Do you remember that feeling you had as a little kid when your hands were too small to handle a water glass by yourself? That’s how I felt as I fumbled over the giant lemonade at Sweet Cheeks Q, served in a mason jar larger than my face (I compare all large food items to the size of my face). It reminded me of my childhood trip to Texas, where all the food was just as big and beautiful.
To complete the picture, my dining partner that day was also a born-and-raised Texan. So naturally, he was skeptical that anything in this Boston BBQ restaurant (wait, we don’t go up and get the food? It comes to us?) could trump his grandmother’s or his familiar Texas BBQ circuit’s (Cooper’s–Stubbs–Salt Lick) recipes. But then, he tasted the biscuits. Quite honestly, it’s something you simply must hold in your hands and shove in your face to fully appreciate. One order ($10) comes with four of the flakiest, most buttery biscuits I’ve ever seen, that pull apart to a soft, pillowy interior. It’s already too delicate and rich on its own, but you should go ahead and apply a generous smear of the house-whipped honey butter anyway. The biscuits were so good that they almost made him cry.
Then, I had to get myself ready for the meat. For most diners, opting for a single tray (between $19 to $22), a big cheeks tray ($24) or fat cheeks tray ($26, and what we ordered) is the best way to experience a variety of menu items. Each of the trays comes with a selection of meats (we chose the brisket, pulled pork, and ribs), a hot scoop and cold scoop. These “scoops” include sides such as macaroni and cheese (served in an adorable enamel camping mug), collard greens, coleslaw and potato salad. It also comes with some bread n’ butter pickles and onions to provide a bit of textural and acidic contrast. The brisket and ribs were done very well, while the pulled pork was good but not particularly memorable. And if sauces are your thing (though unacceptable in some BBQ circles), they’ve got a great lineup of homemade options on the table for you to choose from.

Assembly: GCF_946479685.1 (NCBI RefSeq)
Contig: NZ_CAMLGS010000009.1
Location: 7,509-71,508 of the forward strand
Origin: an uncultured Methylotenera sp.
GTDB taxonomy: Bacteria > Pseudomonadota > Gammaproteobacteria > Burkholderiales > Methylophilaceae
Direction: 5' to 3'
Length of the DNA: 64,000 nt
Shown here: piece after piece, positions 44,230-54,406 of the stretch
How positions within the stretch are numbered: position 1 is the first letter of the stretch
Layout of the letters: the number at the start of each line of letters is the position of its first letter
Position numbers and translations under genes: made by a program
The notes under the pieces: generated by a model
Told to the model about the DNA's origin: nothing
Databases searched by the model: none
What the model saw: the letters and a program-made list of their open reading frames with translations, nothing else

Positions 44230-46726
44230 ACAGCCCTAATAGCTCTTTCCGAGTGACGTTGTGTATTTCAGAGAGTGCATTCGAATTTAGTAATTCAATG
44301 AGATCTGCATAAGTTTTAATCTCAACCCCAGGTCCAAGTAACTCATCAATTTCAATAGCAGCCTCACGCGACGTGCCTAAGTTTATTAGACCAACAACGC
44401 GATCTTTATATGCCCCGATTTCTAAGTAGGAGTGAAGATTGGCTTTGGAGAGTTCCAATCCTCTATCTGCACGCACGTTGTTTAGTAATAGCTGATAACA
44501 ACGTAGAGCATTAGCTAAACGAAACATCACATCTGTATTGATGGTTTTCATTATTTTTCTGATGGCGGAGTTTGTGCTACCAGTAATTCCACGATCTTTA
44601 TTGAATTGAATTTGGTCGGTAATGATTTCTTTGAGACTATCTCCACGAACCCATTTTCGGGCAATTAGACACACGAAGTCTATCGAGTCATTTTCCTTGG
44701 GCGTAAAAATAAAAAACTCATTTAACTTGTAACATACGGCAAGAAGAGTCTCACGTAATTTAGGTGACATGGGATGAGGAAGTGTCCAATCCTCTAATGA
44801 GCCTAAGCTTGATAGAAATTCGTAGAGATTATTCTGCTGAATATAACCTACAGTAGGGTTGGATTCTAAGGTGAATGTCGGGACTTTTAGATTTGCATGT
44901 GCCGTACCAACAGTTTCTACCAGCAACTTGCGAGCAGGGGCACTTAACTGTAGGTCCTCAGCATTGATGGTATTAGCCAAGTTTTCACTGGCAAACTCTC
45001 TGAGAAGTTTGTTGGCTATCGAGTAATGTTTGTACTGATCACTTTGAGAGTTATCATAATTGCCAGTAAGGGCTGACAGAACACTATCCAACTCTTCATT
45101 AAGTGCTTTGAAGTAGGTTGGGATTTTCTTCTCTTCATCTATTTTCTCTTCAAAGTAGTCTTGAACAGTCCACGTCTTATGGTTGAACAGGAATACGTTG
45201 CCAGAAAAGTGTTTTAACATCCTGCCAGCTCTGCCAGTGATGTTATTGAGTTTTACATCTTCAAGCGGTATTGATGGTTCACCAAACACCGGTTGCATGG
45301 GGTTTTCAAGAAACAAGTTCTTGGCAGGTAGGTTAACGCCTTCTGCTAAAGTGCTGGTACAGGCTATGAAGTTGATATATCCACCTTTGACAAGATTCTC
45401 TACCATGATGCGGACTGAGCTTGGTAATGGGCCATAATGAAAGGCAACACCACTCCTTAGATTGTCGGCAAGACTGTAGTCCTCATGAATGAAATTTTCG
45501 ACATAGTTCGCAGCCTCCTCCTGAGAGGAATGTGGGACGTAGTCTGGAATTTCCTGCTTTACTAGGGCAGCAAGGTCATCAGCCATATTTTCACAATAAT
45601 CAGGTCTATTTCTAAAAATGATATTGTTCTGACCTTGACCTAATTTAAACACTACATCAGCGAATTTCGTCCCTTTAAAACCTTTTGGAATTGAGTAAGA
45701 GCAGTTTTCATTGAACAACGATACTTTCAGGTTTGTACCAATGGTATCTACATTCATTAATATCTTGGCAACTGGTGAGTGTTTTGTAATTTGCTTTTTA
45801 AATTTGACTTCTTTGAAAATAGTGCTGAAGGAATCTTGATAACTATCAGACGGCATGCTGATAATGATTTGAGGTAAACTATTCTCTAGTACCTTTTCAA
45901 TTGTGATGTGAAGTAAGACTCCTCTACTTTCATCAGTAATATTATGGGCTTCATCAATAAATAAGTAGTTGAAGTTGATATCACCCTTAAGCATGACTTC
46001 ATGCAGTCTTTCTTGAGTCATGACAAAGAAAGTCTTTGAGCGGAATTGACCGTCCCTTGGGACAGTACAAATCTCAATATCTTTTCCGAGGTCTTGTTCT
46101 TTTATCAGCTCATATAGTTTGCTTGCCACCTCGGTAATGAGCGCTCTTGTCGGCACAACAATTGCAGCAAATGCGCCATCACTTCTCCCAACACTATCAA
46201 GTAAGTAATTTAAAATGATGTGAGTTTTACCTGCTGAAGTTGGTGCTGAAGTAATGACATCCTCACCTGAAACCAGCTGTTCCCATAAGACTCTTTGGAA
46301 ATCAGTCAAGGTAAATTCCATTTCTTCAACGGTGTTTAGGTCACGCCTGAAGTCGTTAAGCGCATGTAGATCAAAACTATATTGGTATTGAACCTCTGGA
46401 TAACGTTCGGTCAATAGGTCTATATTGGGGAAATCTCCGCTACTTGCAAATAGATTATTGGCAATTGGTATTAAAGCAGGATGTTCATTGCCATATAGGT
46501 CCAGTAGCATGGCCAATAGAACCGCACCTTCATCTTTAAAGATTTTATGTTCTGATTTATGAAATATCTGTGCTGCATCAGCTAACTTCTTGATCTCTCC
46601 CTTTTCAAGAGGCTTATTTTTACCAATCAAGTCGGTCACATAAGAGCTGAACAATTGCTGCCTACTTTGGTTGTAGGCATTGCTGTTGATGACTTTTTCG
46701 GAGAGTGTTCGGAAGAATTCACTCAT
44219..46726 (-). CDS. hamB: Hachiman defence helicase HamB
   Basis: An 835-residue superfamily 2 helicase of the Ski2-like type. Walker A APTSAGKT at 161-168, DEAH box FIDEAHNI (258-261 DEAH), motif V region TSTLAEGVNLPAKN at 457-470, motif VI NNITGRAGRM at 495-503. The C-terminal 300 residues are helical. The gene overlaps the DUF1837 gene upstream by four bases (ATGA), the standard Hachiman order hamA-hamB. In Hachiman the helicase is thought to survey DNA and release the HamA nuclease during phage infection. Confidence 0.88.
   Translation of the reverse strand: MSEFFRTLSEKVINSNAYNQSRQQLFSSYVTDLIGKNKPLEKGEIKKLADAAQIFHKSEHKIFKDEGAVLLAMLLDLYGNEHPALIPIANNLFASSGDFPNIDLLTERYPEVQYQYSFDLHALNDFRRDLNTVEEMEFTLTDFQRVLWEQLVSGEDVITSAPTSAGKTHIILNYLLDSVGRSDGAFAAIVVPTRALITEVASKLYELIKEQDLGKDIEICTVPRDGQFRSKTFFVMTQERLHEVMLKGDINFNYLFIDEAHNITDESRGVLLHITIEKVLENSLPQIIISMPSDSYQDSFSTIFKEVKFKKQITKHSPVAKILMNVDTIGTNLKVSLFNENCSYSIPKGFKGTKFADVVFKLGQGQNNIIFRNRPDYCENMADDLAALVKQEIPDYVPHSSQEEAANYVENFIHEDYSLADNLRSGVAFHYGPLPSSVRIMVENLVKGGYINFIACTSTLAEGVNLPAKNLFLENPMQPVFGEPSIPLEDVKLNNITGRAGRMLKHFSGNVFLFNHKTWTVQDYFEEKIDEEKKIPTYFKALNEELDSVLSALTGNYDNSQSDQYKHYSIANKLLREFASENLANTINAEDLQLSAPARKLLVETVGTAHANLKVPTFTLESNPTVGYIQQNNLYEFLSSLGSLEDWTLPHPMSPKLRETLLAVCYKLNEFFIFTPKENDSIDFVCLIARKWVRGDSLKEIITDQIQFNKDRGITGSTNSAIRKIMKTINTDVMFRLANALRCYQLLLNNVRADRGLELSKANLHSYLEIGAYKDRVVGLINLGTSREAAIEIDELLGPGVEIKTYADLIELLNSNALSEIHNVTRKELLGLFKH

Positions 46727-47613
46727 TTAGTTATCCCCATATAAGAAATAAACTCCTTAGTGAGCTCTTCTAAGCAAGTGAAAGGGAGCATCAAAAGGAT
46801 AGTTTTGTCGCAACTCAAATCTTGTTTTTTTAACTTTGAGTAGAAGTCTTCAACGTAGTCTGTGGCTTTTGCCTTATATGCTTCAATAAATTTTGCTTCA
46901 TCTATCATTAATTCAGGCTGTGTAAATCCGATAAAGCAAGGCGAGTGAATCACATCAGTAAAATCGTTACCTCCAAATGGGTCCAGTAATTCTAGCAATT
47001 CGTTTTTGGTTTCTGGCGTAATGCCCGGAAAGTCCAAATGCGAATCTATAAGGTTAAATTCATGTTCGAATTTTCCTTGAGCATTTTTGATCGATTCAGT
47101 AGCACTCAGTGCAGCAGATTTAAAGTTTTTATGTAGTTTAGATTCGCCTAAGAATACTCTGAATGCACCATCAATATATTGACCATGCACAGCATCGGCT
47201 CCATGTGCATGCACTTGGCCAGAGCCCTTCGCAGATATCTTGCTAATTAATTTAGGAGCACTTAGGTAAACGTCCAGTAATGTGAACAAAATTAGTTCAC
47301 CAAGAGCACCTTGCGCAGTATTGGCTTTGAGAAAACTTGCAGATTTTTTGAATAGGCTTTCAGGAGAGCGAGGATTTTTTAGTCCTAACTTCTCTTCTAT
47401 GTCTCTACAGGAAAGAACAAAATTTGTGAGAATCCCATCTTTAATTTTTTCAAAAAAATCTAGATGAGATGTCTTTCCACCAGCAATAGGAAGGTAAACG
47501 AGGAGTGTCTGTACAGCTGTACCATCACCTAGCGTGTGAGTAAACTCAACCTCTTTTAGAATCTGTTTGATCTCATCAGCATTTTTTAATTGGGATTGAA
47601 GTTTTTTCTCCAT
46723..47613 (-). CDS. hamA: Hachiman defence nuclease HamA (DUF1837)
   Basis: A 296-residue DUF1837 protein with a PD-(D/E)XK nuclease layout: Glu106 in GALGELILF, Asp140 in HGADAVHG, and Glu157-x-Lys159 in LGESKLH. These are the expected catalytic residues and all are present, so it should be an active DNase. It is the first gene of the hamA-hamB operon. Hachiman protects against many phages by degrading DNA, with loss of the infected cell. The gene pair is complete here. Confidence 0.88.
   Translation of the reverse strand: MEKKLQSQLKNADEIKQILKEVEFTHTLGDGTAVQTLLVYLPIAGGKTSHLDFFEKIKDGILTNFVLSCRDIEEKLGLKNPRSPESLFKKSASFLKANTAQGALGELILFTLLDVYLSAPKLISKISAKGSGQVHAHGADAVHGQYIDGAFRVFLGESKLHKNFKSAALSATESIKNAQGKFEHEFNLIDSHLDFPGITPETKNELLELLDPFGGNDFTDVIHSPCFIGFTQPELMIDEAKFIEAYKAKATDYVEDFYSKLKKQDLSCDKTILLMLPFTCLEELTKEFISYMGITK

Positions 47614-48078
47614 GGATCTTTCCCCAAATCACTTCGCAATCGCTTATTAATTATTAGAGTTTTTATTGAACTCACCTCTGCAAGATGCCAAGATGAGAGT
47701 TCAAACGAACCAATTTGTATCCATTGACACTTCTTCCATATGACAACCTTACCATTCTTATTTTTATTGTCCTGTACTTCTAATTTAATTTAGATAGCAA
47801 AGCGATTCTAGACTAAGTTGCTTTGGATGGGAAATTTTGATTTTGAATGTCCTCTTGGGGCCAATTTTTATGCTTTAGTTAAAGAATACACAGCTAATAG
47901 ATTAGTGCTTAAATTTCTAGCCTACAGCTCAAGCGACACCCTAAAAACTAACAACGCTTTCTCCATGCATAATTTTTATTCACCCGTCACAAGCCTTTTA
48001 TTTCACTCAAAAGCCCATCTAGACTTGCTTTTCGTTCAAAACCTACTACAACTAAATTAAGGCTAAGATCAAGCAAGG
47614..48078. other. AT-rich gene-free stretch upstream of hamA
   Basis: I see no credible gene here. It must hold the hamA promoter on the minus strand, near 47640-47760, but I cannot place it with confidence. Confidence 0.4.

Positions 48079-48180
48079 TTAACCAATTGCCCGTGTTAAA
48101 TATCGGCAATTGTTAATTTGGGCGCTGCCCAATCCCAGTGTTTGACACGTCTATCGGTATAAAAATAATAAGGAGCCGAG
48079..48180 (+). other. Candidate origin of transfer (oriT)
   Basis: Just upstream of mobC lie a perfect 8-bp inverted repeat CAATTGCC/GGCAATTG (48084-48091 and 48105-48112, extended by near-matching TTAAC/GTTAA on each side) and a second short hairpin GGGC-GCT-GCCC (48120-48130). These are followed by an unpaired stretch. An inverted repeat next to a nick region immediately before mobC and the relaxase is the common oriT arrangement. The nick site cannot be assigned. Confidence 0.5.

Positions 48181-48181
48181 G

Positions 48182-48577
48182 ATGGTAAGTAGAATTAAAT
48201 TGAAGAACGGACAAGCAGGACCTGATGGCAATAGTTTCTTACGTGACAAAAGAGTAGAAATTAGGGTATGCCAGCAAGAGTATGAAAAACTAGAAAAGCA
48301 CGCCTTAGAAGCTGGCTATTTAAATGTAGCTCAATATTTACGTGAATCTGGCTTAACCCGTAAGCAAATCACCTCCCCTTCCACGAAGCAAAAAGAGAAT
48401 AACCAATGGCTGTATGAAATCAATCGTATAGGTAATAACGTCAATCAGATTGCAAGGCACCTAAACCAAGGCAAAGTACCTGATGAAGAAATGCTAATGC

Sweet Cheeks Q has the comfort and ease of a Montana’s in the suburbs, but serves items dry-rubbed with an artisanal quality that could attract the most hipster San Fran meat connoisseur if labeled as such. Overall, the food was outstanding. And overall, the service was too. We did however, have a very bizarre experience with one of the staff (not our assigned server) who made a variety of awkward and inappropriate jokes that left us fairly uncomfortable. However, I am inclined to attribute most of that to the individual rather than the establishment.
Final Note: Half the restaurant is filled with foodies who clearly Yelped or Top Chef pilgrimaged their way there (Chef and Owner Tiffani Faison is a force to be reckoned with), while the other half is filled with low-key Bostonians who could care less about the components of the dredge used in their fried chicken. They come because the food is damn good. That’s all they, and you, need to know.
Location: 1381 Boylston St, Boston, MA (Fenway Park)